Ethics and Public Health in the Age of Terrorism

Legal & Ethical
Online Course
10 hours
University at Albany, SUNY
New York-New Jersey PERLC

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Ethics and Public Health in an Age of Terrorism is a carefully-crafted curriculum that explores the role of public health in addressing the ethical, emotional and legal dilemmas confronting those who plan for and respond to all hazards.

Learning Objectives: 
  • Identify historic roots and basic meanings of civil liberties and civil rights in American society
  • Recognize the challenges a terror event and a “war on terror” make to civil liberties and civil rights
  • Describe the ways the these challenges are met in law and in practice
  • Identify the differing roles of the various branches of government and the problem of jurisdiction
  • Explain the limits on government actions imposed by a separation of powers and what happens to these limits in an age of terror
  • Summarize the authority and responsibility provided by the Emergency Powers Act
  • Discuss the ethical issues raised by the potential conflicts between “command” authority and the separation of powers
  • Examine the problems and possibilities of citizen participation
  • Define and explain the similarities and differences between quarantine and isolation
  • Recognize the limits of quarantine and isolation in dealing with communicable diseases
  • Describe the ethical issues raised by the quarantine or isolation of individuals and communities
  • Explain how the “harm principle” is used as a justification for implementing quarantine and isolation measures
  • Describe the use of the “precautionary principle” in deciding whether or not to implement quarantine and isolation measures
  • Explain the the difference between communication, risk communication, and propaganda
  • Explain the relationship between knowledge, communication, and action
  • Identify the roles and responsibilities of public authorities, health care professionals, the media, and others in a time of terror
  • Recognize the myths and realities about sharing information with the public
  • Discuss the practical and ethical consequences of nondisclosure of information, of “spin,” and of misinformation
  • Identify the effects of a terror event on individuals' attitudes, behaviors, and relationships
  • Describe how community and culture shape the ways in which individuals cope with terror
  • Describe how community and culture are influenced by a terror event or during an “age of terrorism”
  • Recognize the strengths that people and communities bring to disasters and to terror events
  • Discuss how spiritual, religious, and cultural values affect our attitudes and our conduct
  • Describe the diversity of customs and practices surrounding death and dying, medical treatment, public health authority, and political power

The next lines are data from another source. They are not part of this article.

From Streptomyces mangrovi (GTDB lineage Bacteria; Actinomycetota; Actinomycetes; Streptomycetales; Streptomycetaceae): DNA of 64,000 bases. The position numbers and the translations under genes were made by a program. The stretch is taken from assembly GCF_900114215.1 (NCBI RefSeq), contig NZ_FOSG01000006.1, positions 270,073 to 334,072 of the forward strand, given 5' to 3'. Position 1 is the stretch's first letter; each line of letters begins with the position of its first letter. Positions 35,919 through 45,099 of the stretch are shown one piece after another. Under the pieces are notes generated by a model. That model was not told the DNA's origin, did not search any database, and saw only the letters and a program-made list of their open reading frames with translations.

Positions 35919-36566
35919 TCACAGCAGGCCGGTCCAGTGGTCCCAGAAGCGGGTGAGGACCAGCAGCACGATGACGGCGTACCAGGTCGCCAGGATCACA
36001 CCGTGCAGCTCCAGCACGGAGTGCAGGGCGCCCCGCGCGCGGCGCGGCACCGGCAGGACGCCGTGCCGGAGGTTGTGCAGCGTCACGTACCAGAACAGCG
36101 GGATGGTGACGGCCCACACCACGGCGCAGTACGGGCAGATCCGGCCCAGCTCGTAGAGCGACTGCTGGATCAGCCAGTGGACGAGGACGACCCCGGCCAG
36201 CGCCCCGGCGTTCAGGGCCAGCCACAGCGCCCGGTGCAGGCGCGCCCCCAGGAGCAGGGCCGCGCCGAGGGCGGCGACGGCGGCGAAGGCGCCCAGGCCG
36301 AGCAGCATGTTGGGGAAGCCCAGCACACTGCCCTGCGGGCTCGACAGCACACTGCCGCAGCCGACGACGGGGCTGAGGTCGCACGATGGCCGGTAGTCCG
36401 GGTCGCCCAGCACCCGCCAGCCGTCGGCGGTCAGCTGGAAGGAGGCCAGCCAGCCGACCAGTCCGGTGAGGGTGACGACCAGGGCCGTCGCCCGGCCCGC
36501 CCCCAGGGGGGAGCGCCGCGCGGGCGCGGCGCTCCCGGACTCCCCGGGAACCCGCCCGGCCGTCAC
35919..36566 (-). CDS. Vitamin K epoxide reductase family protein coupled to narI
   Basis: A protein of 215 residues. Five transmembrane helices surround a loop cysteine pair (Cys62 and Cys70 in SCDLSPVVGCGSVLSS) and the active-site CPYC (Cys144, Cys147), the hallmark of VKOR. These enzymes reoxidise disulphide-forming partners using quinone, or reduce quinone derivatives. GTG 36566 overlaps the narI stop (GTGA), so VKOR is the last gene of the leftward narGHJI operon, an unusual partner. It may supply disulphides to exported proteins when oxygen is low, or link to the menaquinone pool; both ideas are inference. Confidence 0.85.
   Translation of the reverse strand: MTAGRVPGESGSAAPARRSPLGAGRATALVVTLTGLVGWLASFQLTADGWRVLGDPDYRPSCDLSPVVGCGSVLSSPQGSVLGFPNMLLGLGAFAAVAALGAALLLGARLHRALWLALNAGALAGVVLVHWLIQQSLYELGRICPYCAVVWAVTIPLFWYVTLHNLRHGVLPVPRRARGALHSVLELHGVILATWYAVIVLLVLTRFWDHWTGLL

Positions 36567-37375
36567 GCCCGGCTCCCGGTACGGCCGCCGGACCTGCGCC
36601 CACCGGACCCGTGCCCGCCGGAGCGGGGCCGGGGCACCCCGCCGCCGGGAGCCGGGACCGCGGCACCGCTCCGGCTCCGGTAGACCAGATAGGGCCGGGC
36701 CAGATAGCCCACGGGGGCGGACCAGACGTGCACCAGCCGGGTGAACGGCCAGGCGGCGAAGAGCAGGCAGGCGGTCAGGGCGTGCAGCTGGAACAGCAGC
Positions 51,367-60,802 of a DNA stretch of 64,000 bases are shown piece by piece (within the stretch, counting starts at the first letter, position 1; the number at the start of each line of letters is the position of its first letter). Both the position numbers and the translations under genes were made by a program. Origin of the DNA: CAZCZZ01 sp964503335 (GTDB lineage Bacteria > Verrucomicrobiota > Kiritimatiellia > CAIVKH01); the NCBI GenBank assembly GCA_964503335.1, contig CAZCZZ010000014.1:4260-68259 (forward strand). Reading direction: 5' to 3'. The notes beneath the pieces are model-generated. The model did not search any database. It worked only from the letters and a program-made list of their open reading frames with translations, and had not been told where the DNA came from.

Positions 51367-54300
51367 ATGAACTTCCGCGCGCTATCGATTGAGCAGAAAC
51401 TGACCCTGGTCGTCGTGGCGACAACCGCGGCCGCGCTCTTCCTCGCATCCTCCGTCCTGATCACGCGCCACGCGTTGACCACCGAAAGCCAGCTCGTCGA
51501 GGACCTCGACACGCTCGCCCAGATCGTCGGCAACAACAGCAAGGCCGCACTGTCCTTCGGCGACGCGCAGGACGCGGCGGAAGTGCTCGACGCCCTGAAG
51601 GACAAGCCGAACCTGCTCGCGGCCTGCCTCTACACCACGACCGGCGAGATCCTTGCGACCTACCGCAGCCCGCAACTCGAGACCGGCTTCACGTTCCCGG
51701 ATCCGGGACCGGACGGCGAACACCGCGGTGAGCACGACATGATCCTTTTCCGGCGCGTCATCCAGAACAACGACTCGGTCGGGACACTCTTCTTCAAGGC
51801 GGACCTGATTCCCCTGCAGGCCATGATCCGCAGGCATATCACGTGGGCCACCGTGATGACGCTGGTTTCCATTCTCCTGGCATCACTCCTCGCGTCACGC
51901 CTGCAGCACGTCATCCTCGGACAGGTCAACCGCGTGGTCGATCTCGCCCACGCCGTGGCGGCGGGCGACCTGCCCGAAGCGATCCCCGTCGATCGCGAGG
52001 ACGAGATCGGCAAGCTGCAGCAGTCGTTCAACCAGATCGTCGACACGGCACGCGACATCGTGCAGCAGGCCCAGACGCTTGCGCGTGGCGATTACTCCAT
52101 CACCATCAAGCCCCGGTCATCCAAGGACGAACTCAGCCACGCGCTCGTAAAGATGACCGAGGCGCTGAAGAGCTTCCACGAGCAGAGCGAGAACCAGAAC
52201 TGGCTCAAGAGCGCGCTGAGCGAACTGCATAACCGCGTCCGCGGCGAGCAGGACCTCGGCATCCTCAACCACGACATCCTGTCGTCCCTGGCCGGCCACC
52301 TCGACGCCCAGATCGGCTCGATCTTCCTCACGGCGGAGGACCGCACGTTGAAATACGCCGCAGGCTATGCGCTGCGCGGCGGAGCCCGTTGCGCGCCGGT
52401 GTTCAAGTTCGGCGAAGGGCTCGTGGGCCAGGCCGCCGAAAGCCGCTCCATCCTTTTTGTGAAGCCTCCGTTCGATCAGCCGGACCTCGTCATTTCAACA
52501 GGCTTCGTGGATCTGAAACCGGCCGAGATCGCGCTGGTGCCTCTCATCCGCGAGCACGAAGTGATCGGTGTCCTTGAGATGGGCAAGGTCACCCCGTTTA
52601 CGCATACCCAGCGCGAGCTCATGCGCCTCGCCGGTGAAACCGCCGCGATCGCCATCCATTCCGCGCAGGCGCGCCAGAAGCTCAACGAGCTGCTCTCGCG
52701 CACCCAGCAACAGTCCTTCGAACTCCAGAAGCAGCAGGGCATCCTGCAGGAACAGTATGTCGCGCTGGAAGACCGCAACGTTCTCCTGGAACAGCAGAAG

• Describe the effects of history and practice on the attitudes and conduct of religious and cultural minorities
  • Recognize how poverty and institutional bias undermine the effectiveness of public health efforts
  • Recognize how trust, justice, and fairness are necessary to effective responses to terror
  • Describe the competitive forces at work in allocation policies
  • Identify the difference that an “age of terrorism” has made in setting priorities
  • Recognize the relationship between budget priorities and ethical decisions
  • Explain the social and political factors that shape budget priorities
  • Discuss the ethical issues that arise from this competitive situation
  • Distinguish between ordinary medical priorities and those that appear after a WMD/T attack
  • Recognize the conflicting roles, responsibilities, and choices facing caregivers and others
  • Discuss the moral requirements of community-focused as opposed to individually-focused medical ethics
  • Recognize the systemic relationships involved in the “food chain”
  • Describe the particular vulnerabilities to which the food supply and its human, animal, and plant producers are subject
  • Discuss the implications of the divide between urban and rural communities
  • Recognize the relationship between professional community, tradition, and duty
  • Define the meaning of the phrase “duties and privileges,” which marks the recognition of someone's professional status
  • Discuss the usefulness and limits of professional codes of conduct
  • Describe the consequences when caregivers and other professionals fail to meet their professional responsibilities or complete assigned tasks
  • Identify the similarities and differences between obligations under conditions of clinical emergencies, natural disasters, and terror events
PHEP Capabilities: 
Community Preparedness